Common features of civility are having good manners, being willing to listen, and showing a concern for other people’s feelings and opinions. But political civility requires more than politeness and respectful listening; it also requires a realization that we must live together and ultimately compromise on some things where we differ in fundamental ways.

Civility Linkblogging: Canada, Cuba, Buddhism, and Civility In America

By Anita Pratanti, via flickr

This post is part of an ongoing series that highlights discourse about civility from around the Web. We glean the links in this segment from as broad a cross-section as we can manage of blogs, newspapers, magazines, and other online venues, from the United States and around the world.

This week’s posts highlight online reactions to Weber Shandwick and Powell Tate’s 2013 study, Civility in America. Conducted in conjunction with KRC Research, it gauges the American public’s attitudes toward civility and self-reported experiences with incivility in a variety of areas of American society and daily life. It measures something of the sentiment among Americans that we suffer from a civility problem, and that it is likely to get worse.

A detailed summary of the study’s findings may be found here [PDF].

Meanwhile, if you have an article that you think would be right for future civility linkblogging posts, please do not hesitate to email it to us at [email protected]. Include the title, url, and a short summary, and we will gladly review it for publication.

Now, on to the list:

Buddhists Eye a More Civil Society, Not ‘Cannibalism’
Posted by Ven. Ocean-of-Wisdom Sakya at, August 2, 2013

In my tradition we try to be conscientious not only of our own behavior but to encourage others to be socially conscious. It is a reciprocal relationship in which each member helps the other become better.

In secular terms I suppose we are speaking about civility, which is the opposite of cannibalism.

However, recently it seems to me the cannibals are gaining ground.

Local Councils Are Not Fiefdoms
Posted by Dermod Travis at The Castlegar Source, August 5, 2013

In his new book, The Importance of Being Civil: The Struggle for Political Decency, McGill University professor John A. Hall explains that civility is the glue that holds society together.

In an interview with the Globe and Mail, Hall went on to explain that: “Talking is crucial because, if you talk, you make people more reasonable. Civility on the part of government is absolutely vital.”

Hall’s book should be required reading for local councils and every candidate before next year’s local elections.

7 in 10 Americans Believe Incivility Has Hit Crisis Levels
Posted at ETN Global Travel Industry News, August 6, 2013

Civility in America continues to disintegrate and rude behavior is becoming the “new normal,” according to a new national survey. Reports of personal infringements are on the rise, driving 70 percent of Americans to believe that incivility has reached crisis proportions. With Americans encountering incivility more than twice a day, on average, and 43 percent expecting to experience incivility in the next 24 hours, dealing with incivility has become a way of life for many.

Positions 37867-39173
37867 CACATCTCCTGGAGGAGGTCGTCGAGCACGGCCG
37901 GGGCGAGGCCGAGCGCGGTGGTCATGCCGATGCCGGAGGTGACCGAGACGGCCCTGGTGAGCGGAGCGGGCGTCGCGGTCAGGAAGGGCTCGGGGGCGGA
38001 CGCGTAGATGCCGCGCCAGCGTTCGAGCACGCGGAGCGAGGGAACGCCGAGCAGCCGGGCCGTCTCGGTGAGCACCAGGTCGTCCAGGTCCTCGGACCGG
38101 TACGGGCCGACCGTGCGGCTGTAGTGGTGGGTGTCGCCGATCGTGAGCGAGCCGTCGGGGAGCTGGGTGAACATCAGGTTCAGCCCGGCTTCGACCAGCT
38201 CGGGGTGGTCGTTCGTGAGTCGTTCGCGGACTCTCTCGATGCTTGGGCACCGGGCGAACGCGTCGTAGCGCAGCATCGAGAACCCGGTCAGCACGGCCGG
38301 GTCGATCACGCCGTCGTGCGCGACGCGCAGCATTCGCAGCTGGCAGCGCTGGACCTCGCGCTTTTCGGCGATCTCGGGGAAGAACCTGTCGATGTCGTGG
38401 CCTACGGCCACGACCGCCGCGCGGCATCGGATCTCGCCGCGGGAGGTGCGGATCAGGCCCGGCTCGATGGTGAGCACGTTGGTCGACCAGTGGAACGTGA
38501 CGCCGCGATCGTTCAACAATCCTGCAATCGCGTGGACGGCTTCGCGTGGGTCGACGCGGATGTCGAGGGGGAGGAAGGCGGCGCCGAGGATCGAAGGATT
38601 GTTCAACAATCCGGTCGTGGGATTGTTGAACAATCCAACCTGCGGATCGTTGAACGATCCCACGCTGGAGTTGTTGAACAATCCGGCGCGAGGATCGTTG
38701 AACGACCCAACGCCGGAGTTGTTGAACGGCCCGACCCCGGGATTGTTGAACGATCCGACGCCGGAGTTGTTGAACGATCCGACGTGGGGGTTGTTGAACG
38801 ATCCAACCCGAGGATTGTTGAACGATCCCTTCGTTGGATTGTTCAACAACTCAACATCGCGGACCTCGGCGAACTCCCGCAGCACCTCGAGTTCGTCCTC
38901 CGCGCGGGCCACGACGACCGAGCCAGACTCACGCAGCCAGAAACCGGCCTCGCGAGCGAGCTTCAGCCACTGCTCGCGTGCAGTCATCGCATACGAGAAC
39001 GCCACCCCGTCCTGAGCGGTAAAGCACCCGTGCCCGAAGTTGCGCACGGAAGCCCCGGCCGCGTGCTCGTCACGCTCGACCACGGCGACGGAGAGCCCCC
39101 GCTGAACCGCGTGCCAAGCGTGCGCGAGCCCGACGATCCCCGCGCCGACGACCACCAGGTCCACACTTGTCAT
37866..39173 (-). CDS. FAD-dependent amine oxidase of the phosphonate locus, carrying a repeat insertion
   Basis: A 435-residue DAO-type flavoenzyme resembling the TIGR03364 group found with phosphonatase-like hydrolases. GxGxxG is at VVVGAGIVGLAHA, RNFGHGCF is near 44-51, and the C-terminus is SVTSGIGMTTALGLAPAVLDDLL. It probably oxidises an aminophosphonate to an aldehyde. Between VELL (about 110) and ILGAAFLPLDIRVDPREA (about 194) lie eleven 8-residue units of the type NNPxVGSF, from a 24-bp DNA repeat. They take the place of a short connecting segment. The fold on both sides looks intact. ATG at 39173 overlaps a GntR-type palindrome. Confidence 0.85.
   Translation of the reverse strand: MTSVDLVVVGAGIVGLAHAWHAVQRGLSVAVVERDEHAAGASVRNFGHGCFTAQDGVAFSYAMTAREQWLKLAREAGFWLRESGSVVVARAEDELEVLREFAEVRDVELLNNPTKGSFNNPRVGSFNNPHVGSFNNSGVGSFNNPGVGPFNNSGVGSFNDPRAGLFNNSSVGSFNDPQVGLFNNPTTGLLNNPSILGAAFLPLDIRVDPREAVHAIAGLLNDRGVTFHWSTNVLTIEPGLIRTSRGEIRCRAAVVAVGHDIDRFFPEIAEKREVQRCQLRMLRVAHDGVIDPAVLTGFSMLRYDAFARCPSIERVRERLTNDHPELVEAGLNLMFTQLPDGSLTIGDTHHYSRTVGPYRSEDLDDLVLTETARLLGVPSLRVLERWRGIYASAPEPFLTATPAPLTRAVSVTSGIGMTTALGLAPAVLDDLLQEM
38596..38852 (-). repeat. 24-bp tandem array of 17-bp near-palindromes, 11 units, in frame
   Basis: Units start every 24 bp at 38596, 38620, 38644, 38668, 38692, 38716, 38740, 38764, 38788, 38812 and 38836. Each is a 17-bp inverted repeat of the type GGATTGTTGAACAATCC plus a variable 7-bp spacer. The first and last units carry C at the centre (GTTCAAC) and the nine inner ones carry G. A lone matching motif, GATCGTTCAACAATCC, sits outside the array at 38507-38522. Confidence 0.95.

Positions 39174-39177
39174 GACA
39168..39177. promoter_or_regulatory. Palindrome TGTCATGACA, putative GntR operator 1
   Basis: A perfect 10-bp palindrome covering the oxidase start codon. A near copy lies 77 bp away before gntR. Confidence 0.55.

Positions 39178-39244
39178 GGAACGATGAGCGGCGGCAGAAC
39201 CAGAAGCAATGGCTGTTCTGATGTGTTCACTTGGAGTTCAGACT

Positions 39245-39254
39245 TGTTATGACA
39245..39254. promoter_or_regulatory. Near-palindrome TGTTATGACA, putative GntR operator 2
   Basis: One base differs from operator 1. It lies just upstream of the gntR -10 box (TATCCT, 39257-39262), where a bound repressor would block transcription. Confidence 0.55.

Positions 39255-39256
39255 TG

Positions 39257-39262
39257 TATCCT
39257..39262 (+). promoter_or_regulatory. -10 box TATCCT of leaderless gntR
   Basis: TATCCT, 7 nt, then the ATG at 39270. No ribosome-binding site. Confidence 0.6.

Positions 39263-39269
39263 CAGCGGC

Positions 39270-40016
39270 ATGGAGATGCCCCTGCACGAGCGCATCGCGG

Civility in America – Getting from Problems to Solutions
Posted at The Mom Pledge Blog, August 7, 2013

I recently shared a few alarming results from the 2013 Civility In America Study and detailed an example of a missed opportunity to make a difference. Today, I want to delve deeper into what the research shows.

It’s not shocking, to me anyway. I have long been aware we have a pervasive culture of incivility in America. This latest study reveals how widespread the problem is. Incivility has essentially become a way of life in America.

Raul Castro’s Empty Talk on Civility in Cuba
Posted at The Washington Post, August 12, 2013

The kind of civility that is recognized all over the world as basic dignity — the freedom to speak and associate, to choose one’s leaders, to live without fearing a regime’s security services — is not on Mr. Castro’s mind. His regime continues to threaten and persecute those who dare challenge its legitimacy.

Institute Co-Founders Featured in The Boston Globe

Eastern MassachusettsThe month of August saw Institute for Civility in Government co-founders Cassandra Dahnke and Tomas Spath each featured independently in articles in The Boston Globe.

Early in the month, reporter Peter Schworm sought comment from Cassandra about cases in which discontent has bubbled over into shouting matches and heated exchanges, screaming and table-pounding, at municipal meetings around Massachusetts. A health board meeting in Hanson, for example, abruptly ended when one participant overturned a table. While meetings of school boards and town councils in Salisbury and Dracut have degenerated into shouting matches.

When asked about creeping incivility, Cassandra responded that “this stuff doesn’t happen in a vacuum” — that “what you see is actually a reflection of the population at large.” She told Schworm that a reality-show culture, in which extreme views dominate the conversation, has crept into all corners of life. And that when “what gets attention gets edgier and edgier … people think ‘I have to do something bigger and bolder if I am going to make my point.'”

Meanwhile, later in the month, Tomas spoke to The Boston Globe‘s Calvin Hennick about a lawsuit filed by Robert Schuler against the town of Shirley, MA. Schuler, a former member of the town’s Finance Committee, had been barred from town property at the end of 2011 after public comments in which he seemed to threaten town selectmen with a gun. “The only question I have about the budget,” he is reported to have said, “is what have the selectmen done with this, if anything? Don’t tell me they haven’t done anything with it, or I’m going to pull my gun out and start shooting or something. It drives me nuts!’’

The American Civil Liberties Union defended Schuler, who eventually won his case.

When asked for comment on the situation, Tomas replied: “I think we get frustrated because we just don’t know how to work through issues…. We all need to take a deep breath and start over again and work through our issues before we get to a place where we lambaste one another.”

Peter Schworm’s full article, “Local Government Boards Feel the Sting of Incivility,” is available, complete with Cassandra’s comments, here online.

Calvin Hennick’s article, “Shirley Settles Lawsuit by Town Official Banned Over Gun Remark,” may be found by clicking here.

You can find more information about the Institute’s definition of, and approach to, civility here.